Where it all began: Maxfield, Colorado?
Telegram Staff Writer
Although he declined to have the town named after him, Abram W. Maxfield was the founder of Rifle. A good 23 years before Rifle’s incorporation, Maxfield staked a claim for his ranch near the confluence of Rifle Creek and what was then called the Grand River ” today’s Colorado River ” on Aug. 2, 1882.
Maxfield and his son, Clinton, later built the first cabin in Rifle. Now long gone, it was in the center of the block bound by Second and Third streets and East and Whiteriver avenues, just one block east today of Rifle’s downtown.
The book “Rifle Shots,” by the Rifle Reading Club, has this excerpt written by Maxfield’s wife, Flora:
“About the 27th day of July, 1882, Abram W. Maxfield and Charles Marshall left the mining camp on Battle Mountain in Eagle County, Colorado, riding two horses and leading two extra horses, packed with bedding, compass, axes and provisions. They wended their way over hill and dale, through gorge and stream, down into the valley of the Grand River. Fifteen or 20 miles a day was good traveling. However, on the first night of August, they camped with George Ferguson on his ranch, now known as Silt.
The morning of the second day of August, the two men saddled their horses and headed westward, keeping close to the river and down the valley. About noon, they reached the Rifle valley and after looking over the position, Mr. Maxfield concluded to drive his location stakes.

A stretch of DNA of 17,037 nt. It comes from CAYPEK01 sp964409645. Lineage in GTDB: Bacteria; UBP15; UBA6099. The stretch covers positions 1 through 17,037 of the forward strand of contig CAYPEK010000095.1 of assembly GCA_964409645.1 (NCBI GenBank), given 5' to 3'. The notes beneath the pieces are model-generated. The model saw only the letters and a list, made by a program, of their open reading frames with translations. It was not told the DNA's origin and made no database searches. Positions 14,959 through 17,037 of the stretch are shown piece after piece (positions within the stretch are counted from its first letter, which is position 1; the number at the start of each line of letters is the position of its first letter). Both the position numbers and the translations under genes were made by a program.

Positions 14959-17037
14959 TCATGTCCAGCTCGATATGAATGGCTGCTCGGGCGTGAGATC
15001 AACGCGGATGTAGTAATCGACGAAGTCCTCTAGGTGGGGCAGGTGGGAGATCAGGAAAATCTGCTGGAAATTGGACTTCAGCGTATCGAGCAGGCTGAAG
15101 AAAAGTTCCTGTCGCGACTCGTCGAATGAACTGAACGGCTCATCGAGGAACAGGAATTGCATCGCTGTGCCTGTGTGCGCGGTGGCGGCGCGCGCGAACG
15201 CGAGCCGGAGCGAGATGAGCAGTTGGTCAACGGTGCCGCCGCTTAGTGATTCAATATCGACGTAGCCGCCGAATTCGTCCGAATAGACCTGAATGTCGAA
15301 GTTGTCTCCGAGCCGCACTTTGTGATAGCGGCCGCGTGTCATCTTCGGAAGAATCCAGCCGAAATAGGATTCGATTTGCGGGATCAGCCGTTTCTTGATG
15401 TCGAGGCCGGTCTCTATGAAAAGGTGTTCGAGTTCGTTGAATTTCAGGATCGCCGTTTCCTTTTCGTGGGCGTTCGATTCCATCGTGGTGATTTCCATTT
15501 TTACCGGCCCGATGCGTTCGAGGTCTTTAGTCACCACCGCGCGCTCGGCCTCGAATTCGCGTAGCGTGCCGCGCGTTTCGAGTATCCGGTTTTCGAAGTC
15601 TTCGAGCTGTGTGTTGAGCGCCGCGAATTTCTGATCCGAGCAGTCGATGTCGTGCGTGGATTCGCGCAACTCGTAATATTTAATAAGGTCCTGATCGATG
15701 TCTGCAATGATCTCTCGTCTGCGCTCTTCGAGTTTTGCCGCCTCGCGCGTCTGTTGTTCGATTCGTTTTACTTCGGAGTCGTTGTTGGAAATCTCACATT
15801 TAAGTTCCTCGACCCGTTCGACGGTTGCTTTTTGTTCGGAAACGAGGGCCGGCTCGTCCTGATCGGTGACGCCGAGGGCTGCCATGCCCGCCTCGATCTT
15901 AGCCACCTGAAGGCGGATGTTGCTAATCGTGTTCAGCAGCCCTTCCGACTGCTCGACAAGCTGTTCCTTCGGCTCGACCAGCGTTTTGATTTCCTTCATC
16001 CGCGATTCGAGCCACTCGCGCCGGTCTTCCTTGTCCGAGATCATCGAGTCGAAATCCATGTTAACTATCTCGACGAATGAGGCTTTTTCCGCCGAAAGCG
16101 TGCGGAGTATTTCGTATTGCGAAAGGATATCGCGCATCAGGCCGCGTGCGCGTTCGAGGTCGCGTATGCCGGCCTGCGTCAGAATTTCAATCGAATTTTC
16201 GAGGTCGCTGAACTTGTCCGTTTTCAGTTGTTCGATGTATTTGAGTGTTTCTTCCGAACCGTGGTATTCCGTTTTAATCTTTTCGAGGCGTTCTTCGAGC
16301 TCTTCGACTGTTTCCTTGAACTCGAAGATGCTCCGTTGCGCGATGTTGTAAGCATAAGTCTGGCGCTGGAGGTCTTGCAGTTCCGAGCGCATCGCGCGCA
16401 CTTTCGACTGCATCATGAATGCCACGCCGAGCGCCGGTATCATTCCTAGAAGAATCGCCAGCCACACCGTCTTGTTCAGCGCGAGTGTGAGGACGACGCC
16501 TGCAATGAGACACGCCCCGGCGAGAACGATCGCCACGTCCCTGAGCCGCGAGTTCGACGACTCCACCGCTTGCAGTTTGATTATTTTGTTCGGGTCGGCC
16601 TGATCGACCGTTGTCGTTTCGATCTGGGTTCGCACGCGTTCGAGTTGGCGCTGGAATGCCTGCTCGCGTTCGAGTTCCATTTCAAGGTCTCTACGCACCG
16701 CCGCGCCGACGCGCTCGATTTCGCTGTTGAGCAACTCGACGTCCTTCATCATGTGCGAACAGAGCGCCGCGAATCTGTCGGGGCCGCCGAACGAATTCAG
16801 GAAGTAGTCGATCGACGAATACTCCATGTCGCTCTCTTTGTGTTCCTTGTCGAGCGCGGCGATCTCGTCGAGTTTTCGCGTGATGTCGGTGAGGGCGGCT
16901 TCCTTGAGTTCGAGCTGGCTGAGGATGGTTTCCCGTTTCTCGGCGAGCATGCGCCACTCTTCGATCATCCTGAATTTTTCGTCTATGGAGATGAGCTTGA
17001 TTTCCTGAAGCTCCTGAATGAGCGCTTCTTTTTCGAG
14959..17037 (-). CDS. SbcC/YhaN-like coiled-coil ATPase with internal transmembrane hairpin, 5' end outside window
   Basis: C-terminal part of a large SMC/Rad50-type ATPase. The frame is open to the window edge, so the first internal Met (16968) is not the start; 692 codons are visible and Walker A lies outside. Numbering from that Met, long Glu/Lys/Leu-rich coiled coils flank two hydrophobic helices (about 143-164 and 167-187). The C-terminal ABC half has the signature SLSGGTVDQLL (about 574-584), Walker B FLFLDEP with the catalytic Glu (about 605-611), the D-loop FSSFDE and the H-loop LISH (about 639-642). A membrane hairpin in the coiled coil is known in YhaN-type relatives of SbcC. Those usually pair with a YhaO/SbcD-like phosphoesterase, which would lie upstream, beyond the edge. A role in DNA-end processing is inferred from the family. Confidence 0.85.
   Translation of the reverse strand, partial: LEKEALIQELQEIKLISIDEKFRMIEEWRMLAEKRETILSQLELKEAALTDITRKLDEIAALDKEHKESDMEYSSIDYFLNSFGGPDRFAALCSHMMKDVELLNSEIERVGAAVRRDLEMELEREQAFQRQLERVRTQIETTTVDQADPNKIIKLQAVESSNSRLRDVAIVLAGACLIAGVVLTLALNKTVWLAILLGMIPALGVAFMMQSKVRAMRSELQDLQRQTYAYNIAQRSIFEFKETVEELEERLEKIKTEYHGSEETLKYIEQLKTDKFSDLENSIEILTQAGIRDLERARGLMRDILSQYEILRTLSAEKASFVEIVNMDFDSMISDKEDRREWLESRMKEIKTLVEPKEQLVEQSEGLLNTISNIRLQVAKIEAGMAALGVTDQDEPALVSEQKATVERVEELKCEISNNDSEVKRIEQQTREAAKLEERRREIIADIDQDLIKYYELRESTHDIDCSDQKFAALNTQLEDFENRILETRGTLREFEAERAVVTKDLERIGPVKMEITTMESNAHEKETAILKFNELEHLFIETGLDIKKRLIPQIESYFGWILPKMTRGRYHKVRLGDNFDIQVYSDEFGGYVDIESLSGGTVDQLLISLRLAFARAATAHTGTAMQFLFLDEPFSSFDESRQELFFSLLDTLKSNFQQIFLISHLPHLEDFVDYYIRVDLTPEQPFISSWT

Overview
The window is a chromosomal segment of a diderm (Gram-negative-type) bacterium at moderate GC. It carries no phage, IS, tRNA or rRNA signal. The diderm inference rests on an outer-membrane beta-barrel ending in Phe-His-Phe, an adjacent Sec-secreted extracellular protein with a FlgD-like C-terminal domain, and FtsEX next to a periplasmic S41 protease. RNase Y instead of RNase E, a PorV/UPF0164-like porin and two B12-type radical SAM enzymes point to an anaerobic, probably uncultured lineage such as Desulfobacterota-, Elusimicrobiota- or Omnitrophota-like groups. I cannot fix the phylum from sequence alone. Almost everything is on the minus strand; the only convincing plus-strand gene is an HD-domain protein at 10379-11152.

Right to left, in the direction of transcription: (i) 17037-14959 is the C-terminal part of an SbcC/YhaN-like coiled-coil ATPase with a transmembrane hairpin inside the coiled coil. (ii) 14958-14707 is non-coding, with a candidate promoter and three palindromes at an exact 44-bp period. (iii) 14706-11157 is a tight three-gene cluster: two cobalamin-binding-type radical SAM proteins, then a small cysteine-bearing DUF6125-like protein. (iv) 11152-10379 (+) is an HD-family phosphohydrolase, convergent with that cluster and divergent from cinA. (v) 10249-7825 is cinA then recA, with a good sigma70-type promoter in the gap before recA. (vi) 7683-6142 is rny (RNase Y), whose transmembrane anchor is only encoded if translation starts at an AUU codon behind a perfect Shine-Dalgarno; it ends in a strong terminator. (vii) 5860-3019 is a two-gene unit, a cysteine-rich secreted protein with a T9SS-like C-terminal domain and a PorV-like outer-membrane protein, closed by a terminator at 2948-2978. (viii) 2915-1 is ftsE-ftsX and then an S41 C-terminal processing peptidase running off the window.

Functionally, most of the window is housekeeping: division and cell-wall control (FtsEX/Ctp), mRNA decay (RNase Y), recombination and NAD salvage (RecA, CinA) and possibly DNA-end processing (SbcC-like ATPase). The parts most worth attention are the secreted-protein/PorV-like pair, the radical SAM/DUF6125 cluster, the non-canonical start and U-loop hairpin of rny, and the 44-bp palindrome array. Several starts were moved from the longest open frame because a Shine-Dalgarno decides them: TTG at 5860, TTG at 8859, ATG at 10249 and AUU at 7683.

Mr. Marshall, however, remonstrated gently, saying, “Maxfield, you are surely not going to stop here. I’m sure there must be something better further down. Come on with me to Roan Creek.”
“No,” replied Mr. Maxfield. “This is good enough for me. I see where I can get water out of Rifle Creek, and have it right on the ranch. No sir, I’ll stop right now and here I’ll raise my Ebenezer.”
And forthwith he began to drive his location stakes into the soil that is now covered by the busy town of Rifle.
The next day, Mr. Maxfield turned his face homeward toward Battle Mountain. A few weeks later, he returned to the Rifle valley, bringing his son, Clinton, with him. Together they got out a set of house logs and built the first log cabin in Rifle. Two years later, they built an adobe addition. By the time the cabin was built, the snow was getting deep on the mountain ranges and they concluded to return to their mountain home.
The following July, Mr. Maxfield moved his family down the valley and camped in Glenwood Springs for two months. There being no highways except Indian trails over mountains and through valleys, it was with considerable difficulty that he got his family moved. At one point on the route, he had to take his wagon to piece and pack it over the top of the mountain and put it together where he could hitch his horses to it. It was the first wagon to come west of Glenwood Springs.
Thus, obstacle after obstacle was met with and overcome, and finally the family and household goods were deposited in the little log cabin with a joy and satisfaction that only a pioneer can know.
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